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Thursday, April 16, 2009

How to pick Stocks for Investment - Part II

In the first part of this short series of articles on stock picking, I had given some general guidelines about stock selection for investment. Today's discussion will center around the top-down method of stock selection.

Imagine a timber merchant who wants to lease several hundred acres of forested land. A land broker takes him to a nearby hill, from where he looks down at a forest in the valley below. What would he look for?

Is there a large enough density of trees that will take several years to get depleted? Is the soil conducive to adequate growth of saplings? Is there plentiful source of water nearby? Is the forest reasonably close to a highway system that will aid quick movement of logs? Is there a sufficient variety of trees to enable him to cater to a wider market?

If answers to such questions are in the affirmative, the timber merchant may decide to lease the forest tract. He looked at the 'big picture' from the top of the hill before deciding to invest his money. He will look at the nitty-gritty of exploiting the forest resources later.

Like the timber merchant, you are also a potential investor - but in the stock market. What is the 'big picture' you should see?

What is the state of the economy? Which stage of its up or down cycle is it in now? How is the domestic industry faring? Is the export industry meeting its targets? What is the balance of payments situation? Inflation? Liquidity? Is the Sensex in a bull or a bear phase?

I can almost anticipate your objections: "I'm a software engineer/lawyer/sales executive; this is all about macro-economics. How do you expect me to understand it? There must be an easier way!"

Well, if you wish to make the stock market a long-term source of additional income, you definitely need to learn the rudiments of economics.

At the very least, the concepts of supply and demand, cost and pricing, inflation and its relation to the interest rate scenario, basic accounting principles have to be grasped to have any chance of long-term success in the stock market.

You may have a friend who did nothing but happily follow tips from other friends and now owns a flat in Bandra (or Banjara Hills) and drives a BMW. Don't fall for that trap. He may have just got lucky. Check with your other friends. Most are not rich. Not from the stock market anyway.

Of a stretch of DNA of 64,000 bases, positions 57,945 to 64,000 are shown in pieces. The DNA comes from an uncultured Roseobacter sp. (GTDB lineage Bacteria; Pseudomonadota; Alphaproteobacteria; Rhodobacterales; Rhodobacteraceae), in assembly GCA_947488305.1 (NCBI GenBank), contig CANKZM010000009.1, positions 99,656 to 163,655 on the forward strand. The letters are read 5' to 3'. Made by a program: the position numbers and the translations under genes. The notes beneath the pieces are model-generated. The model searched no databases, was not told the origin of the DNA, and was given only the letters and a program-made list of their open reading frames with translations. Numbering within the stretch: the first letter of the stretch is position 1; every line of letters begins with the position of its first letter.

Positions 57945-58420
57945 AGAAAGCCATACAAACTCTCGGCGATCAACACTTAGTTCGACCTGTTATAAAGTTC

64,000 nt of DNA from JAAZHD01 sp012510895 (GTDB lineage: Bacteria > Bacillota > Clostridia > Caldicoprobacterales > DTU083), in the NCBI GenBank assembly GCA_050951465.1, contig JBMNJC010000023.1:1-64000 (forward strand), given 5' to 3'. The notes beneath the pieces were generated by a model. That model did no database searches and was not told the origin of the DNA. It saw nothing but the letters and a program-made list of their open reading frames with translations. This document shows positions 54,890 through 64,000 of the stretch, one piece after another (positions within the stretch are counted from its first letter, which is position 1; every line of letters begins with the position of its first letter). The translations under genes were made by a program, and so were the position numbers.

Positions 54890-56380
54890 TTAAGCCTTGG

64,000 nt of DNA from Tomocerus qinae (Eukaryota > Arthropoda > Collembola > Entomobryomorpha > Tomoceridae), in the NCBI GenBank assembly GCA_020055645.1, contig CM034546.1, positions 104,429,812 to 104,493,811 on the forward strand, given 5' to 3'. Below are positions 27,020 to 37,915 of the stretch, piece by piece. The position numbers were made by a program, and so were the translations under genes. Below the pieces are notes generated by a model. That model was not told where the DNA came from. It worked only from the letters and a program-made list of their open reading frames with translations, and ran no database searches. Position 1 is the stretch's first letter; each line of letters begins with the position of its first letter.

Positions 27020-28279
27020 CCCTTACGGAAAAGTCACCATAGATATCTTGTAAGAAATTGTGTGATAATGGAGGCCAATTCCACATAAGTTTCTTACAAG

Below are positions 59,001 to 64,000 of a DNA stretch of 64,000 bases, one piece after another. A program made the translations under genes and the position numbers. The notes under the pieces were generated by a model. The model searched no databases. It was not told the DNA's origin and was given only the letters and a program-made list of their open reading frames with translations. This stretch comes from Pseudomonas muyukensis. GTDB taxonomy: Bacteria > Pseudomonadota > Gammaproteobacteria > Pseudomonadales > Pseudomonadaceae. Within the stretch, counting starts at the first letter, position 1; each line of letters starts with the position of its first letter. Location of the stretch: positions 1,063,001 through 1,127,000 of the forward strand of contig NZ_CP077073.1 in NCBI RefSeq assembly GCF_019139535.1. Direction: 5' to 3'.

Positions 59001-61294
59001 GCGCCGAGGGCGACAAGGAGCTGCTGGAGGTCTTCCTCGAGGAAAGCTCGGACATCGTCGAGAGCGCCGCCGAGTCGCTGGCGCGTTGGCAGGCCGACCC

So you look at the current 'big picture' and think that the economic and stock market cycles are in sufficiently conducive stages for you to invest some money. How will you decide? You can always take the help of a couple of my earlier blog posts: 'Market cycles and Sectors' and 'Which sectors should you invest in?'

In the first article, I've identified the sectors that come into prominence at different stages of the economic and stock market cycles. You don't have to invest in all those sectors. Choose three or four sectors about which you already have some knowledge (or you may know someone from those sectors who can help you with information). It is of utmost importance that you only invest in sectors about which you can gather adequate knowledge.

If you are still unable to decide on your sector choices, please read the second article mentioned above. I have outlined four sectors and the reasons why I like them for investment purposes.

Are we done yet? Not quite. After identifying three or four sectors (you need solid reasons to like them - not something vague like 'alternative energy is the next high growth area in India'), select three or four of the best known stocks in each sector.

You now have a list of 12-16 stocks from some of your favourite sectors. These need to be analysed in detail to arrive at the final list of 8-10 stocks for your core investment portfolio. (In Part III, I will discuss about the bottom-up method of stock selection.)

2 comments:

Rishi said...

Subhankarji,
How to identify a small list of stocks for wealth creation was always a struggle. Especially when you have 1000s of stocks listed and hundreds of channels, brokerages, with their recommendations. Finally one ends up with a huge list of stocks to select from without the knowledge of the required details as you have mentioned.
Your approach of selecting stocks based on the knowledge of the sector opens door for a learning investor. Thanks for the thought provoking article.

"When the student is ready, the teacher will appear" - Buddhist Proverb.

Rishi

Subhankar said...

You are generous with your comments, Rishi. Much appreciated.

My only teacher in the market was experience through making costly mistakes. Guess I wasn't 'ready'!